case; (2) whether discovery is complete and a trial date has been set; and (3) whether a stay
would unduly prejudice or present a clear tactical disadvantage to the non-moving party. See,
e.g., In re Cygnus Telecomm. Tech., LLC, 385 F. Supp. 2d 1022, 1023 (N.D. Cal. 2005);
Soverain Software LLC v. Amazon.com, Inc., 356 F. Supp. 2d 660, 662 (E.D. Tex. 2005).
Plaintiff, however, opposes a stay pending reexamination because it contends that this is
not a typical patent infringement action. In addition to asserting claims for patent infringement,
Plaintiff also has breach of contract claims based on PCE’s failure to pay royalties pursuant to the
parties’ License Agreement.
Courts have recognized that “there is a liberal policy in favor of granting motions to stay
proceedings pending the outcome of USPTO reexamination proceedings.” ASCII Corp. v. STD
Ent. USA, Inc., 844 F. Supp. 1378, 1381 (N.D. Cal. 1994); see also Softview Computer Prods.
Corp. v. Haworth, Inc., 2000 WL 1134471, *2 (S.D.N.Y. Aug. 10, 2000) (“Courts have routinely
stayed infringement actions pending the outcome of reexamination proceedings.”).
The court agrees with PCE that the reexamination proceedings will eliminate, narrow, or
clarify the disputed issues in this litigation. Any claims that are cancelled during the
reexamination will not need to be litigated and those claims that survive reexamination may be
amended. A stay would also prevent resources from being expended on invalid or amended
claims. Moreover, the court believes that the PTO’s examination of the prior art will be
beneficial to the litigation. Other courts have recognized that the reexamination process is
beneficial in the “simplification of litigation that might result from the cancellation, clarification,
or limitation of claims, and, even if the reexamination did not lead to claim amendment or
cancellation, it could still provide valuable analysis to the district court.” Ethicon, 849 F.2d at
1428; see also GPAC, Inc. v. D.W.W. Enters., Inc., 144 F.R.D. 60, 63 (D. N. J. 1992).
In this case, Plaintiff argues that its contract claims will not be affected by the
reexamination process. Plaintiff argues that its claims are first and foremost for breach of
contract. However, it also acknowledges in the same brief that the primary issue underlying its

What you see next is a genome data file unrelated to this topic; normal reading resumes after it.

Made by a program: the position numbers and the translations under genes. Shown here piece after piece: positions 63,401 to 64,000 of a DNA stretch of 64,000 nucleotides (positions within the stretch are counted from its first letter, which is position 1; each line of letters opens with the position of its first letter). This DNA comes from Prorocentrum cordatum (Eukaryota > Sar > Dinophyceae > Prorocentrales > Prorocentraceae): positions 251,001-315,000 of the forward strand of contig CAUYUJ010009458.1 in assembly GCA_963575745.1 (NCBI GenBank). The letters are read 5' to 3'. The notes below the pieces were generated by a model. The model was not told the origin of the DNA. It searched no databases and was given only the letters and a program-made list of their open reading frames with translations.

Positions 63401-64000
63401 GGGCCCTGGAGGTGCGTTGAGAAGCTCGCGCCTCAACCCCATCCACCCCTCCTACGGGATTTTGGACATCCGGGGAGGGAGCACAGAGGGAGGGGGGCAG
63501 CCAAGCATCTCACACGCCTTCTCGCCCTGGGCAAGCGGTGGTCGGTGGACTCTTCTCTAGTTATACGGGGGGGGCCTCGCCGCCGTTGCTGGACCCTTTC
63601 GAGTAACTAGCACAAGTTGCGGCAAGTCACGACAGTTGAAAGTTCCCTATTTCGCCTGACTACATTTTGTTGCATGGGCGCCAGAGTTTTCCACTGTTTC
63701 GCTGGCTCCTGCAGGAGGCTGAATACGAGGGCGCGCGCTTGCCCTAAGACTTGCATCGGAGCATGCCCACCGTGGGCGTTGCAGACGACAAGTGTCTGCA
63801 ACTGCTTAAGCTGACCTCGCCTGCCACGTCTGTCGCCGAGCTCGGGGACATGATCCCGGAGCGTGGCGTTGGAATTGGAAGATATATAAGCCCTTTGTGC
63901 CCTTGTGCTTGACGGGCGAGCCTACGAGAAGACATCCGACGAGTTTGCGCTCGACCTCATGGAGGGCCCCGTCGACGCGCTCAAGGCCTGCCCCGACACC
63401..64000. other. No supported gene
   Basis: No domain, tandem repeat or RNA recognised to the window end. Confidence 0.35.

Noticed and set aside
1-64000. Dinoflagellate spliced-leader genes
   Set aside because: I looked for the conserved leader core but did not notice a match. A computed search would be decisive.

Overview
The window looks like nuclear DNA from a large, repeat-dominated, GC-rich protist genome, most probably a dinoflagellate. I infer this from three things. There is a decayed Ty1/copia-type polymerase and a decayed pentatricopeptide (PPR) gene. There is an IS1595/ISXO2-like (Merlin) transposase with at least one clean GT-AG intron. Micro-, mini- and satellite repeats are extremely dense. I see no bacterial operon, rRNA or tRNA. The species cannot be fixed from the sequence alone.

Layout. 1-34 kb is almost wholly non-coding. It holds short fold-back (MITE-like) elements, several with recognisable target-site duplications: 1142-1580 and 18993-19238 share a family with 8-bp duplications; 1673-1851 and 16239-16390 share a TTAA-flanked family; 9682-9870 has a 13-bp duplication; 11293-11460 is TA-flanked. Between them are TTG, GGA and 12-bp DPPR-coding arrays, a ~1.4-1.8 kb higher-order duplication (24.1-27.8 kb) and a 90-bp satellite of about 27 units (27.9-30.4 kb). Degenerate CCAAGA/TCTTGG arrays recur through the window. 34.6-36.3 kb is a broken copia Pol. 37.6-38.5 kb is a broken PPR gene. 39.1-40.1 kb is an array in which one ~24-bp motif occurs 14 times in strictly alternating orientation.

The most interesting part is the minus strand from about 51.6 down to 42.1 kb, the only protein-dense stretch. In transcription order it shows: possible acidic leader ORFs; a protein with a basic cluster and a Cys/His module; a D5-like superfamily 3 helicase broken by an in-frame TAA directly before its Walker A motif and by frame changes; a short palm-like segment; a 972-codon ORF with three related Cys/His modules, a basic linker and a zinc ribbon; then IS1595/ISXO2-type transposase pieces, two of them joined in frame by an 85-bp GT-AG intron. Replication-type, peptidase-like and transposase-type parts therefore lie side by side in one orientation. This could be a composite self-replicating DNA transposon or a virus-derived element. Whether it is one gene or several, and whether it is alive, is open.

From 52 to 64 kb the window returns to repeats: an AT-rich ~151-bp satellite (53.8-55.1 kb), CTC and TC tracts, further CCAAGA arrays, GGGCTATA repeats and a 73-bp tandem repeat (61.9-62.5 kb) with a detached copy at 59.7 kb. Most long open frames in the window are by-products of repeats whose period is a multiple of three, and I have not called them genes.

breach of contract claims is whether PCE’s products fall within the claims of one or both of the
patents. Despite the assertion that this is first and foremost a breach of contract case, Plaintiff
has previously stated that the primary issues in this action are infringement and validity of the
patents, and ownership of the patents during the term of the license agreements. The court
believes that the reexamination has the potential of affecting the contract claims and those claims
are not a basis for denying a stay.
The court concludes that the case shall be stayed pending the PTO’s reexamination of the
patents. During that time, the Clerk of Court is directed to administratively close the case. At
the conclusion of the reexamination process, the parties shall notify the court to reopen the case.
Because of the court’s decision to grant PCE’s motion to stay proceedings and Defendant
Spirit Manufacturing, Inc.’s desire to proceed with the litigation against it, the court vacates the
consolidation of the two cases. The cases were consolidated based on the parties’ stipulations.
Those stipulations no longer appear to exist. The court recognizes that each defendant is entitled
to litigate the case against it according to its own best interests. Given the present circumstances,
that can only be accomplished in separate cases. The court will not require Spirit to abide by the
stay granted with respect to PCE. Plaintiff initiated these cases as separate actions and given the
Defendants’ divergent interests at present, the consolidation of the two cases must be vacated.
Because the court vacates the prior consolidation, the Clerk of Court is directed to reinstate
Plaintiff’s case against Spirit Manufacturing, Inc. as 2:10CV1264BSJ.
DATED this 1st day of November, 2011.
BY THE COURT:
DALE A. KIMBALL
United States District Judge